The 1947 holiday movie classic “Miracle on 34th Street” opens on Thanksgiving Day with the character Doris Walker played by the recently deceased actress Maureen O’Hara finding a last minute substitute for the Macy’s Thanksgiving Day Parade Santa Claus with a white bearded man who calls himself “Kris Kringle” (Edmund Gwen). Apparently, the original Santa she hired was too drunk to carry out his duties. A month later, Kris Kringle is put on trial for lunacy because he truly believes that he is “the one and only Santa Claus”. Faced with the seemingly “impossible and impractical” task of defending Kris’ claim, Kris’s attorney and Doris’s suitor, Fred Gailey, utters the famous statement: “Faith is believing when common sense tells you not to.”
By the end of the film, the faith of all the main characters is renewed. Doris learns to love and trust again after an early bad marriage. Her daughter Susie (Natalie Wood), a little girl who had been raised to not believe in Santa Claus or fairy tales in general because her mother wanted to protect her against future disappointments, learned to believe in Santa Claus. The words “Faith is believing when common sense tells you not to” have resonated with me since the very first time I saw the film. And every year, when I revisit the film, I realize how true those words are. Faith is what sustains us when all tangible evidence presents a negative argument, tells a sad story or predicts a bleak future. In other words, when we have absolutely no reason to believe that “everything will be alright’ is when must dig deep into ourselves to find hope.
Sometimes it is hard to have faith and hope. It is easy to become angry and disillusioned when we see the manifestation of hate in horrific acts of violence, such as the recent attacks in Paris which killed 130 people. It is easy to be frightened by the world around us when we have ISIS committing atrocities and Turkey attacking Russia. The situation is further exacerbated by President Barack Obama’s weak foreign policy. As many pundits have said, he continues to lead from behind, a strategy that does not inspire confidence.
It is also easy to become discouraged when you don’t have a job or have to cobble together multiple jobs to make ends meet. While the stated unemployment rate, the U3, is currently 5%, the actual unemployment rate, the U6, which takes into account all those who are underemployed, employed in part-time jobs for economic reasons or have stopped looking, is 9.8%. While those numbers have dropped in the aggregate since 2014, the downward trend in the statistics does not immediately help the person who is unemployed. He only finds solace in the trend if he has faith and can see that a new job is within his horizon. Or what if you have started a new business and you are struggling to make a profit? You had an idea which led you to start the business and you enjoy what you are doing, but your daily receipts, or lack thereof, label your dream a pipe dream. How do you move forward? How do keep working when it doesn’t feel worth it?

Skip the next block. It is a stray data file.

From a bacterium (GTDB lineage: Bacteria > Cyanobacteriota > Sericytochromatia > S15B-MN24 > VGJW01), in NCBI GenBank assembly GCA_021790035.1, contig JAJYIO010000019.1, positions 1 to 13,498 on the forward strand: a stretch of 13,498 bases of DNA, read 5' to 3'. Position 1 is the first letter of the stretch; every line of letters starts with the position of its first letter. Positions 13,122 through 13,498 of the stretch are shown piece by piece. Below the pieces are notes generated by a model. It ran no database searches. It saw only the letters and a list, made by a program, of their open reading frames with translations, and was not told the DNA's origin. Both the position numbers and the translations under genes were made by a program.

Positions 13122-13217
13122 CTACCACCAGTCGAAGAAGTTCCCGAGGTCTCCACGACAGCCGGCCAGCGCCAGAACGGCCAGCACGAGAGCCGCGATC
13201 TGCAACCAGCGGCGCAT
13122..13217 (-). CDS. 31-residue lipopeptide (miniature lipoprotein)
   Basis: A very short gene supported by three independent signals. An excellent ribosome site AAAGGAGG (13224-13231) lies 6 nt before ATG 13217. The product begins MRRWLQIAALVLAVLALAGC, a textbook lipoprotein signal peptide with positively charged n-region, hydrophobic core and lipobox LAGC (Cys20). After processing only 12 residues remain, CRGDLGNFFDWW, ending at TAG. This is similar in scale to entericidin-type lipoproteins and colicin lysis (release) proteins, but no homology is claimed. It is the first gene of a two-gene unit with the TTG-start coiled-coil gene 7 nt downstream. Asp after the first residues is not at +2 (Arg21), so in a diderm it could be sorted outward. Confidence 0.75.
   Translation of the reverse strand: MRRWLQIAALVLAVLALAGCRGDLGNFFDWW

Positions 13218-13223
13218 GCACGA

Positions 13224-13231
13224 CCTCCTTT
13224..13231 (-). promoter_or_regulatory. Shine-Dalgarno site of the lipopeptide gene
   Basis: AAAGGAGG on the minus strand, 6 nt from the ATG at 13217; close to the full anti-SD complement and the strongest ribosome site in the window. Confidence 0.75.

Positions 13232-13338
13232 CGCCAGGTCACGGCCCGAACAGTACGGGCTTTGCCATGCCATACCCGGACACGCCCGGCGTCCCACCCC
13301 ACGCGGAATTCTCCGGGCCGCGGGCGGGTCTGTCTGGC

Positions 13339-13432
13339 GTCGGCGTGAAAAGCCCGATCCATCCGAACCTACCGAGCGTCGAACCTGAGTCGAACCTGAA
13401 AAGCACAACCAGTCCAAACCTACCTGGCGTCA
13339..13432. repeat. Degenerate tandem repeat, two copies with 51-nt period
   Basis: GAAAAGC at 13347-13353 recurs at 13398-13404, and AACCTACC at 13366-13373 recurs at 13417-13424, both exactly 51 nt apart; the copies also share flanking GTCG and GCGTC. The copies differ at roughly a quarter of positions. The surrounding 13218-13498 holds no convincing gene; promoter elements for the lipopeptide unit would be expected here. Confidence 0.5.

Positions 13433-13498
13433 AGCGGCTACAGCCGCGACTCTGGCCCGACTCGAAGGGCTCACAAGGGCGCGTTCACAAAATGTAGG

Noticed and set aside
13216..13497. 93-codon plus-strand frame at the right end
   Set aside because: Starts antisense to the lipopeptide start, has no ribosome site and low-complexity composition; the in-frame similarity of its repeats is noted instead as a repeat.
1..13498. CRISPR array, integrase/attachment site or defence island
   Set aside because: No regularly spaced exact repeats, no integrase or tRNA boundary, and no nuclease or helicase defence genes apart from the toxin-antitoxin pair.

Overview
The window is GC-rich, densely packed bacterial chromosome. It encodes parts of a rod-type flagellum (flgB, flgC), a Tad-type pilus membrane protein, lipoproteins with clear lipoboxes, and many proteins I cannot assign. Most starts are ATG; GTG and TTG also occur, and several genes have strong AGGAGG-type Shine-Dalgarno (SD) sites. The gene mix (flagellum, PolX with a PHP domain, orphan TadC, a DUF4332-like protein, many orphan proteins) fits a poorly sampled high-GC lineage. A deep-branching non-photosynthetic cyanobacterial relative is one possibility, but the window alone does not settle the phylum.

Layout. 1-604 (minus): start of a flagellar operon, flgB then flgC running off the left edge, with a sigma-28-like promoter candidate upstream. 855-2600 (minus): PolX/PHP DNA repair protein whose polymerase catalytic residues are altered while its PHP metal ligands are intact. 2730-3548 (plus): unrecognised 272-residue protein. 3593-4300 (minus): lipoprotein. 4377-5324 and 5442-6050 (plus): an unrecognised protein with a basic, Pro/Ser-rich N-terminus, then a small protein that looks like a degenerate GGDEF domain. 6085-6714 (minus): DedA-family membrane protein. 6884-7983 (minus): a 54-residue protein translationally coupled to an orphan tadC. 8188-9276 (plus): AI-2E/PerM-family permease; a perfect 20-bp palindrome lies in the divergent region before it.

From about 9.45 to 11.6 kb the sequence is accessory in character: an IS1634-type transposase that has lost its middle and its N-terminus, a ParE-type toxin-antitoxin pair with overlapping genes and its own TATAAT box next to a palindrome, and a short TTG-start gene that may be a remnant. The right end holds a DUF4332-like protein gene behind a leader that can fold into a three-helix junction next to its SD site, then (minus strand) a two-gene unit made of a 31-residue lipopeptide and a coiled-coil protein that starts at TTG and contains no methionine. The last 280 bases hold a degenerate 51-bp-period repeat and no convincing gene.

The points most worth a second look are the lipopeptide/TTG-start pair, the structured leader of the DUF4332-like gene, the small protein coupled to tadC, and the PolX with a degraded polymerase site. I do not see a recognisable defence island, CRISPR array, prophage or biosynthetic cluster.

Furthermore, the holiday season can be a very difficult time for those who have lost loved ones. The empty seat at the Thanksgiving table, treasured photos, cards and messages only serve to remind to us that our cherished child, romantic partner, sibling, parent or friend is no longer among the living. How do we deal then with a grief that is so painful that you feel it physically? Many a person who has lost a loved one has spoken about literally crying themselves to sleep. It really does happen. It’s not just an expression.
When we get to the place where everything is dark and there is no ”good news”, that is when we need to find our faith and our gratitude. Some may say, how can I have faith when bad things keep happening? Or why should I be grateful when I have been hurt or wronged? This is the moment when we need to envision the possibility of a brighter day. And it starts with the simple task of being grateful for what you do have. Every single person, no matter how bad off they are, can find at least one thing to be grateful for. Professing gratitude is the first step towards finding hope and having faith.
Once we have faith and gratitude, anything is possible. So when we sit down for a holiday dinner, it is important to count our blessings. For we all have blessings. They are all around us if we know where to look.
The views expressed in this opinion article are solely those of their author and are not necessarily either shared or endorsed by EagleRising.com